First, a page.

Spring almost here with the green shoots and daffodils offerings a sense of optimism as PG March edition shares its bounty of greeting card industry news, views, hot topics confronted, fabulous new greeting card launches and insightful columns.
In an ‘emotional acquisition’ David Greaves has bought Emotional Rescue (Emo), the greeting card company he ran (and co-owned) for 22 years until 2013 from industry stalwart Martin Nevin.
Brett Smith, former sales director of Danilo, has joined Emo as joint managing director, with a shareholding in the business. Discover more on this publisher development (click to page 9).
Hearts were beating anticipation for Valentine’s Day, and thankfully card sales pulsed strongly. Among those delighted by the performance of the first Spring Seasons event of 2019 was Scribbler, who revealed that its Valentine’s Day card sales were 9% up on the previous year.
John Lewis experienced a passionate last minute surge, seeing in the final week sales come through at +18%.
Read more about how Valentine’s Day panned out for retailers in PG March’s News (click to page 11).
The world’s oldest Valentine’s card was successfully won by co-owner of Progressive Greetings, Jakki Brown, when it went under the hammer recently at auction.
When the historic card went on sale at Hansons Auctioneers in Etwall, Derbyshire on 14 February a flurry of escalating bids came in from all over the world, but Jakki held her nerve to clinch the winning bid.
This special Valentine’s card, which dates back to the reign of Mad King George III, belonged to the late Lawrence Randle, a keen philatelist and card collector, and fetched £7,192 at Hansons’ auction, way over the expected selling price.
As soon as the news broke of the sale of the world’s oldest Valentine’s card the global media interest went into overdrive resulting in a mass of coverage of the story. (Click to page 15)
This year marks the 100th anniversary of the GCA. The industry’s trade association christened its centenary with the unveiling of a new logo and the promise of a whole programme of initiatives.
Unveiling its new look branding at the recent GCA Speed-dating with Dragons event, Amanda Fergusson, chief executive of the GCA, stated: “Greeting cards are all about celebrating and marking life’s events and moments, so it is wholly appropriate that we celebrate the GCA’s own significant 100 year milestone.”
Read more about the GCA’s milestone year (click to page 19).
‘Fired up’ to meet the retailing panel at the third GCA’s Speed-dating With Dragons event at London’s Business Design Centre, some 72 greeting card publishers made the most of the opportunities of pitching their companies’ ranges to 18 of the UK’s top greeting card retailers in a series of one-to-one 10 minute ‘dates’ with buyers from multiples, small groups and indies.
Additionally, industry stalwarts, Ged Mace of The Art File, Paul Woodmansterne of Woodmansterne Publications and Brett Smith, now of Emotional Rescue, covered a whole gamut of pertinent business issues in a knowledge-filled panel session during the event (click to page 21).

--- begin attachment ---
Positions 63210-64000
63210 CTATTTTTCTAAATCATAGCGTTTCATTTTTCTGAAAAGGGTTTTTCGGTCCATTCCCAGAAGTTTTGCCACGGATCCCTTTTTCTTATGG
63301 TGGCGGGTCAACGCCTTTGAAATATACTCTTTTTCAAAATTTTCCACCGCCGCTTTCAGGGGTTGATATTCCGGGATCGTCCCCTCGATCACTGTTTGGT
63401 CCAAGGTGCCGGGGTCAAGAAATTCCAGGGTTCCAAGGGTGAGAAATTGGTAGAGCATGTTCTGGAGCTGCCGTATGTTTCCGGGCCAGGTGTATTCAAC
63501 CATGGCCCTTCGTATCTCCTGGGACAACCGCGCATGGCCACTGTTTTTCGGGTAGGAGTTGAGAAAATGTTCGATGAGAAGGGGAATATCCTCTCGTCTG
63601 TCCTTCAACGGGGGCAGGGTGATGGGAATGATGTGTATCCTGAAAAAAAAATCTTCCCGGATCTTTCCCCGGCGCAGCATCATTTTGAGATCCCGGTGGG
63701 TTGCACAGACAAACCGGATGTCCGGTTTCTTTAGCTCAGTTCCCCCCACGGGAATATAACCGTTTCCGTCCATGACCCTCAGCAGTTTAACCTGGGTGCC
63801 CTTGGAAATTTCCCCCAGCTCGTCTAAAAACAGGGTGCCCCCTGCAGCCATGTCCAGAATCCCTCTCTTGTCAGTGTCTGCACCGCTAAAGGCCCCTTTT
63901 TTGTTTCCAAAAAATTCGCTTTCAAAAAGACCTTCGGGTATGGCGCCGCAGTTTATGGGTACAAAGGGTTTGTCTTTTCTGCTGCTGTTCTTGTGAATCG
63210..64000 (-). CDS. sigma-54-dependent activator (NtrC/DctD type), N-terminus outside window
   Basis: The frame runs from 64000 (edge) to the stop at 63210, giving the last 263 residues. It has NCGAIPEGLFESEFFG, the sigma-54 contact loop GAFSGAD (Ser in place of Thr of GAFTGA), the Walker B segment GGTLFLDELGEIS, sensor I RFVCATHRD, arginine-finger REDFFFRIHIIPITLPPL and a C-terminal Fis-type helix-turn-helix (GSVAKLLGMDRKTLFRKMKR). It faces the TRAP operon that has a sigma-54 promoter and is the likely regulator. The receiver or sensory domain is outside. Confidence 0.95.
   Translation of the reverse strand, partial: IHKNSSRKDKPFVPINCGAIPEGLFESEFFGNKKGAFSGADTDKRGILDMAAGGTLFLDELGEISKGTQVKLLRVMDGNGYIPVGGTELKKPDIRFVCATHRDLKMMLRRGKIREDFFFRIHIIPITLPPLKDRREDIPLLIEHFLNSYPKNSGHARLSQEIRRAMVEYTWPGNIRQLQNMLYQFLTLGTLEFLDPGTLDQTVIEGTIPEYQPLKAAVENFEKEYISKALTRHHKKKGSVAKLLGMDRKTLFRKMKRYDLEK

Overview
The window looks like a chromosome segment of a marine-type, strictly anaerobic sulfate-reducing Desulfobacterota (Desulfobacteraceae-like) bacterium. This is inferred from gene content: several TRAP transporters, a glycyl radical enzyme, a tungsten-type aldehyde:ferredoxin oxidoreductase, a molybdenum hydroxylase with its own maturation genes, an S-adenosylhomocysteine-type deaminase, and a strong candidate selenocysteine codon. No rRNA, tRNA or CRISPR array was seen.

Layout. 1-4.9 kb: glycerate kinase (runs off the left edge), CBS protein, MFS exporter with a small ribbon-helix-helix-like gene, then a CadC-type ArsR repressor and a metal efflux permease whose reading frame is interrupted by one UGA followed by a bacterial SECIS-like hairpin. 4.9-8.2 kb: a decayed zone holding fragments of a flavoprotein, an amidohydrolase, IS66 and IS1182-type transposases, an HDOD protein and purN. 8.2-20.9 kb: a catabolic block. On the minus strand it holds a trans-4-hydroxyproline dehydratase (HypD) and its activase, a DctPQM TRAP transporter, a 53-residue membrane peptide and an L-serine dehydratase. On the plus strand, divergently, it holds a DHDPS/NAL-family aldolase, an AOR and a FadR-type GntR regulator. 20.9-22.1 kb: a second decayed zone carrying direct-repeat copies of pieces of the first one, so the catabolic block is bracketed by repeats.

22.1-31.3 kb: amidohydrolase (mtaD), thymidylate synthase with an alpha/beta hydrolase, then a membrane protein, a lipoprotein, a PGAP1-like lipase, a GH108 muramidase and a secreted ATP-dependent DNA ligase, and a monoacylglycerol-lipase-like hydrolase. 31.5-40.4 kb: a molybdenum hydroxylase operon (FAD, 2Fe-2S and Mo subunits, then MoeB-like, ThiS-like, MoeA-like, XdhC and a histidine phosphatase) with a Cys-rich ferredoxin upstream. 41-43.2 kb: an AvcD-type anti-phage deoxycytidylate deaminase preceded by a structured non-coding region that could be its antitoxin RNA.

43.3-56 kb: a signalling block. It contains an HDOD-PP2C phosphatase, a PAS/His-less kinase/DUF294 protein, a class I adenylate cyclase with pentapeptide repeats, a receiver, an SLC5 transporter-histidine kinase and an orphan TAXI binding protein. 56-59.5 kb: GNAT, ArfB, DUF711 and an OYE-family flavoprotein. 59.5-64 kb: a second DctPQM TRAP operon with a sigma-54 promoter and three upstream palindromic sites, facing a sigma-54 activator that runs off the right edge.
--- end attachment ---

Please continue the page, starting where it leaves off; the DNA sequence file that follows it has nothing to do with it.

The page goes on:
With card buyers out in force at Top Drawer Spring and Spring Fair at the NEC (click here for photo moments of the show, pages 32-33), PG March asks retailers what new greeting card publishers’ new launches are showing ‘strong green shoots’, as well as their view on the industry’s eco pursuit.
“There are lots of lovely new fresh card ranges and additions to existing collections,” states Michelle Ellingham, owner of Box of Delights, Flitwick. However, Michelle highlights how some of the public’s environmental concerns are a little eractic. “I recently had a customer, buying her Christmas cards in our ‘half price sale’, who said to me, “I won’t be buying your glittery cards and wrapping paper next Christmas if I can’t recycle them”. She then asked me to put her purchase in one of our plastic carrier bags as it was raining!”
Discover more in March’s issue (click to pages 27-31).
Elevation is the key trend in the ascent on cards in 2019. From the celebration of enriching female bonds to optimistic coral hues and abundant ocean reef life, or sparkling brazenly with disco maximalism to Apollo 11 taking to the skies, there’s a sense of soaring into the stratosphere on card designs, serving as some relief from earthly troubles and strife.
PG takes a look at the cornucopia of inspirations and visual trends rising high on greeting cards in 2019.
Find out more in March PG (click to pages 35-37).
From the rising costs of paper to environmental awareness, licensing tie-ups, awards, design trends and new launches, the annual Focus On Giftwrappings parcels, presents and delivers news from this vibrant and creative sector. (Click to pages 49-57)
And, of course, March PG also includes new product pages Innovations (click to pages 39-45); wise words from regular columnists, card publisher Blue Eyed-Sun’s Jeremy Corner, who discusses the importance of feedback (click to pages 58-59), and David Robertson of Scottish retailer JP Pozzi, who reflects on grief and the power and support of Sympathy cards after the recent sad loss of his dad (click to pages 46-47).
All this in the pages of a lovely glossy magazine and online too!
Click here to read the whole PG March 2019 edition online.